Duke course on gridlock

I love being a college professor, in part because of the opportunity to do new and interesting things with students. A year ago, David Schanzer and I asked our Dean for permission to develop a new course at Duke called “Gridlock: can our system address America’s big challenges?” He said yes, freeing us from other courses to develop this new one that begins today.

David is a former Senate staffer who specializes in counter-terrorism and foreign policy and I am a health policy meets the budget guy, and the class is an attempt to both pull back and look at systems and structures while also giving concrete domestic and foreign policy issue examples. We both worry a lot about Gridlock and understand it to be a profound problem, but we are going to try and look as dispassionately at the issues as possible, from all sides. To that end, we will read books such as In Praise of Deadlock: How Partisan Struggle Leads to Better Laws by W. Lee Rawls, former Chief of Staff for Senator Bill Frist and before that Pete Domenici. An assignment for today’s class was to watch Justice Scalia discuss the benefits of gridlock.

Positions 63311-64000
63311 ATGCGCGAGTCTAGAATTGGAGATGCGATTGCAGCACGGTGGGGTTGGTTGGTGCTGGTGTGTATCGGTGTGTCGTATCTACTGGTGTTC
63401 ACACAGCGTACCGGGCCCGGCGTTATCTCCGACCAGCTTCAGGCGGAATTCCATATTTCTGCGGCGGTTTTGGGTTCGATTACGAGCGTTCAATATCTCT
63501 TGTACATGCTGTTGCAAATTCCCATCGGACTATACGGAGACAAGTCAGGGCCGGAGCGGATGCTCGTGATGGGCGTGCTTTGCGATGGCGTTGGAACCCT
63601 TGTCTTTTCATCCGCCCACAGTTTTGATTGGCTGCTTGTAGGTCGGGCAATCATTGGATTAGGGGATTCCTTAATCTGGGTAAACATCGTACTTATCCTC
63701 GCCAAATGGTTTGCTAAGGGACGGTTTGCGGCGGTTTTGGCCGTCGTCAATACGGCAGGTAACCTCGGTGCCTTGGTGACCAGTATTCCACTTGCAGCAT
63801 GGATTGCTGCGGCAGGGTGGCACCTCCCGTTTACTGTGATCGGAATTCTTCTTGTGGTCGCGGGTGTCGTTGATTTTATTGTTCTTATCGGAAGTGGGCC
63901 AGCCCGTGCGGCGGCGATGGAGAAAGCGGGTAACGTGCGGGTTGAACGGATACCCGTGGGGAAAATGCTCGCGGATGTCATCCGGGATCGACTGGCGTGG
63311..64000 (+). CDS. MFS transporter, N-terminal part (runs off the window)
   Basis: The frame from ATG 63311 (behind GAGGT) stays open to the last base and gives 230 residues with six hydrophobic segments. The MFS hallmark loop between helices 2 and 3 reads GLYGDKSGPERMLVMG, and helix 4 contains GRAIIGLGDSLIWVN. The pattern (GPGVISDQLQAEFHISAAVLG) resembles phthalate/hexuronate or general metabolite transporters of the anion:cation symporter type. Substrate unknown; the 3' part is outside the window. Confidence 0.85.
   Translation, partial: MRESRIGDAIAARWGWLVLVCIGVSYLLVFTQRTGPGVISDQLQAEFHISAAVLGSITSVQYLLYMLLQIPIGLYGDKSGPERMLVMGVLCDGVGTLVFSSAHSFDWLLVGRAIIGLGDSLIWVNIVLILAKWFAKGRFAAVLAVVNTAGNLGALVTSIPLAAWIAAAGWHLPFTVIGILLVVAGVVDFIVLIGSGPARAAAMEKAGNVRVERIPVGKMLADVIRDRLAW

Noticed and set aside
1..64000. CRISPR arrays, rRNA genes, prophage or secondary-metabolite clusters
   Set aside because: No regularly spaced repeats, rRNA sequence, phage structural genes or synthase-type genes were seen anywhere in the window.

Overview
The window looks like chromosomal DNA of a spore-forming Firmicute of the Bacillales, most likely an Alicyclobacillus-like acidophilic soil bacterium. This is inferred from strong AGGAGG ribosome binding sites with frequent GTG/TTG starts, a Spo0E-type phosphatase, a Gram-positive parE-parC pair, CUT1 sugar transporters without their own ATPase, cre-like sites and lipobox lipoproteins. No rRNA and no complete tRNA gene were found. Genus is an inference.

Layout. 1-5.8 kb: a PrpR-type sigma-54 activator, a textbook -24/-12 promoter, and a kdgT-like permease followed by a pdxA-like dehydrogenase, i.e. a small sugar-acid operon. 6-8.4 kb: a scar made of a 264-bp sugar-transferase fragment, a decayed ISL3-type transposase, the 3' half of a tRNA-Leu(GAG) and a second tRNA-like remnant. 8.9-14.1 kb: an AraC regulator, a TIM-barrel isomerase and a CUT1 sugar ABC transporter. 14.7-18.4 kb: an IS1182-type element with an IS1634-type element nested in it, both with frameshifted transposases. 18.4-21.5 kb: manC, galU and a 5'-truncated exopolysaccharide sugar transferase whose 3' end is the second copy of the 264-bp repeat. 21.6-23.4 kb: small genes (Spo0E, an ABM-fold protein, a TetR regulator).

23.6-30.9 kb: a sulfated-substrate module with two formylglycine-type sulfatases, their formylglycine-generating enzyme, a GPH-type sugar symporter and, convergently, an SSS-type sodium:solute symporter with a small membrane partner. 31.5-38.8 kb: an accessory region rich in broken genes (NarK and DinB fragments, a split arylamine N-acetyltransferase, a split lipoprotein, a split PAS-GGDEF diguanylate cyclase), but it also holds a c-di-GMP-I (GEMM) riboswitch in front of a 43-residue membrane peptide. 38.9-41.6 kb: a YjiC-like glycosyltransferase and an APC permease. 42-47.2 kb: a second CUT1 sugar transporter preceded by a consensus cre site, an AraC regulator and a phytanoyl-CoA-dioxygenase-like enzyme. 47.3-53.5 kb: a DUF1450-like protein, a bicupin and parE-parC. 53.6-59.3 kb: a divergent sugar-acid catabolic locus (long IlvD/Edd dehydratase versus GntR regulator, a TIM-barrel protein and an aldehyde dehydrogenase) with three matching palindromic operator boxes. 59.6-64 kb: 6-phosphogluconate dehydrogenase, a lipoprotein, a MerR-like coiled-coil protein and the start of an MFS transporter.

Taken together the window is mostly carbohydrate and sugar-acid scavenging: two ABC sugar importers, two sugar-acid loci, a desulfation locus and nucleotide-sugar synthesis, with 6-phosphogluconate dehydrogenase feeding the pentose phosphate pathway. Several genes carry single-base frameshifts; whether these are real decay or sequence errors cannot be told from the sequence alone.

Often in policy classes, I tamp down solutions for students and tell them their ideas are interesting but seem impossible. My vow for this class is to do the opposite: to try and encourage the students to imagine what world and country they want to inherit and make, and to not be limited by what I understand to be the limits of what is possible.

David and I are making student blogging a key part of the class assignments. You can follow along at Duke’s Gridlock Blog if you are interested.


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